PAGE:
Fadi Islim, RN, MSN, DNP (C) Clinical Nursing Informatics Analyst fislim@umich.edu

Fadi Islim, RN, MSN, DNP (C)
Clinical Nursing Informatics Analyst

You're heavily involved in how doctors and nurses interact with electronic health records at Michigan Medicine. What’s been your biggest challenge? Your biggest success?
One of the biggest challenges faced by nurses and physicians is that very discipline has its own language and standards. Over time, this led to a separation of documentation which made it difficult to build on each other as a team. But as a nurse informaticist, I’ve learned both clinical and IT language and built a bridge between the two. This has saved wasted time spent on repetition of documentation, closed gaps among teams, improved the interoperability of the health information system, improved the efficiency of the treatment teams, and standardized terminology across disciplined. All of these outcomes combined make for a much better patient experience.

You're currently working with the MCIRCC Data Science team on technology that could potentially predict when patients will "crash." Can you give us some background on the project?
For a while now, I’ve heard clinicians discuss the need for predictive tools and how it could revolutionize healthcare. However, they didn’t seem to understand the difference between prediction and diagnostic tools. In my mind, true prediction is when you are able to forecast what direction the patient is heading in.

With that being said, this type of innovation requires smart technology, skilled people, and defined process. At MCIRCC, we have all three, the cornerstone being the skilled staff in the Ideation Lab.

Where do you think data science and medicine will be in five or ten years? Do you think predictive analytics will be bedside by then?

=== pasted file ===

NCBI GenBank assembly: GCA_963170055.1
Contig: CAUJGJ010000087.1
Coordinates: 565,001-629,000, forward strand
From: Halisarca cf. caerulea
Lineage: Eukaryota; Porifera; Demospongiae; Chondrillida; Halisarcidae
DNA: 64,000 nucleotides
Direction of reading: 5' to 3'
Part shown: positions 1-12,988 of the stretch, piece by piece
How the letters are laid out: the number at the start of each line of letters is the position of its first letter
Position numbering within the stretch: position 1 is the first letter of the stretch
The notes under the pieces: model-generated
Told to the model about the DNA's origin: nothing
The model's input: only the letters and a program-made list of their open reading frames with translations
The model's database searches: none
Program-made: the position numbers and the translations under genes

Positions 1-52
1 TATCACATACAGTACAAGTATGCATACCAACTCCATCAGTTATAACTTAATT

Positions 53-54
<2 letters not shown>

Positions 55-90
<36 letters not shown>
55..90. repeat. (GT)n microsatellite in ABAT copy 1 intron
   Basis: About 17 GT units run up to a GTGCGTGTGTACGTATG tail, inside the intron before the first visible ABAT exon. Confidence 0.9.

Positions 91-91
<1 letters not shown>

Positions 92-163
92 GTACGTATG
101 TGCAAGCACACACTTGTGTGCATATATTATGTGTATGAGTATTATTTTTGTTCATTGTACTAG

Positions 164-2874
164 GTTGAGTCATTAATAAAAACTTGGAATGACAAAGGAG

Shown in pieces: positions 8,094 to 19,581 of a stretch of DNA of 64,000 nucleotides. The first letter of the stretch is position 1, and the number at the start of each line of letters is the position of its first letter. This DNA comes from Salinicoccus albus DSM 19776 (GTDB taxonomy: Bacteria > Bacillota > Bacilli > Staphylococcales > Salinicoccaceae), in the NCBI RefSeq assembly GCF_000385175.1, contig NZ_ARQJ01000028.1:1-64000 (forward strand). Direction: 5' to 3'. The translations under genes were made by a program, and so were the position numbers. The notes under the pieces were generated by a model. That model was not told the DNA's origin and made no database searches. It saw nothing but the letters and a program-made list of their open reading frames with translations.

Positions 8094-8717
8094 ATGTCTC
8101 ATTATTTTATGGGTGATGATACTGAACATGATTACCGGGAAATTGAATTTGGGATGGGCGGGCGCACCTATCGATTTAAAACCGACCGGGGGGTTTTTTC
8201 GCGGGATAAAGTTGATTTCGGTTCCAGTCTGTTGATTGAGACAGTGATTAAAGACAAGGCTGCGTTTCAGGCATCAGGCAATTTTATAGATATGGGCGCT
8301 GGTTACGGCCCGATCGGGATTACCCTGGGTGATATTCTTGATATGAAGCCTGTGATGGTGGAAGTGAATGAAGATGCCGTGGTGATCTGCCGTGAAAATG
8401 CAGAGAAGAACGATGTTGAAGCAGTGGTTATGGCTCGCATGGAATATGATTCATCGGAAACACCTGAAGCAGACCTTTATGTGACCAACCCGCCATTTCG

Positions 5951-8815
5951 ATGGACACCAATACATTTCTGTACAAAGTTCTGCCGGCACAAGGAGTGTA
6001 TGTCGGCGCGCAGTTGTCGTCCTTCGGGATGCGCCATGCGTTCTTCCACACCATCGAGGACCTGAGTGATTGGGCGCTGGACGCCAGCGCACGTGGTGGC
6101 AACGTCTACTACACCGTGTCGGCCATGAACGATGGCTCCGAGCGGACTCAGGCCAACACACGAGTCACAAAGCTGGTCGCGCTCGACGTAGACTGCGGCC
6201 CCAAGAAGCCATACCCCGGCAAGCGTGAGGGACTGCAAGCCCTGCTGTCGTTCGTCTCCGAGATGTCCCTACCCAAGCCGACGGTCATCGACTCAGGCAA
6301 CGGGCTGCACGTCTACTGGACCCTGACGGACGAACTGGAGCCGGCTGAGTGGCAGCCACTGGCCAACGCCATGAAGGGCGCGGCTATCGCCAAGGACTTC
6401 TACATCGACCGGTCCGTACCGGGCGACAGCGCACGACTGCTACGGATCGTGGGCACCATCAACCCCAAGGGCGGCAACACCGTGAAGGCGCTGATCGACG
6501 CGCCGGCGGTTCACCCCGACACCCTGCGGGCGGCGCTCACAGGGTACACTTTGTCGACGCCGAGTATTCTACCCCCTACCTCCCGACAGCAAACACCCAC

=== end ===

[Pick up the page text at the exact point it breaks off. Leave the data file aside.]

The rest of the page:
I believe data science will be used more in healthcare to improve patient flow, reduce patient readmission, predict disease outbreaks, and utilized across all stages of care: emergency room, operation room, and even in the field of combat. Data will come directly from the human body as opposed to having to wait for manual documentation. This will give us a better understanding of the body’s behavior ­– not only the current state, but also what lies ahead – so we can change our workflow from treating patients to preventing illnesses in the first place.

As for being bedside, I remember learning about the human genome before it was decoded. The same will happen to the data science and predictive tools. Not only will it be at the patient bedside, but it will impact the entire workflow of patient care.

You recently had twins (congratulations)! Do you have any funny stories about adding two more little ones to your family?
We had a system where I would take care of the boy if he was crying at night, and she would take care of the girl. In the first two weeks, you couldn’t tell them apart. Sometimes I would swap their blankets (pink and blue), to confuse my wife so I could sleep a little longer. It didn’t last long, of course!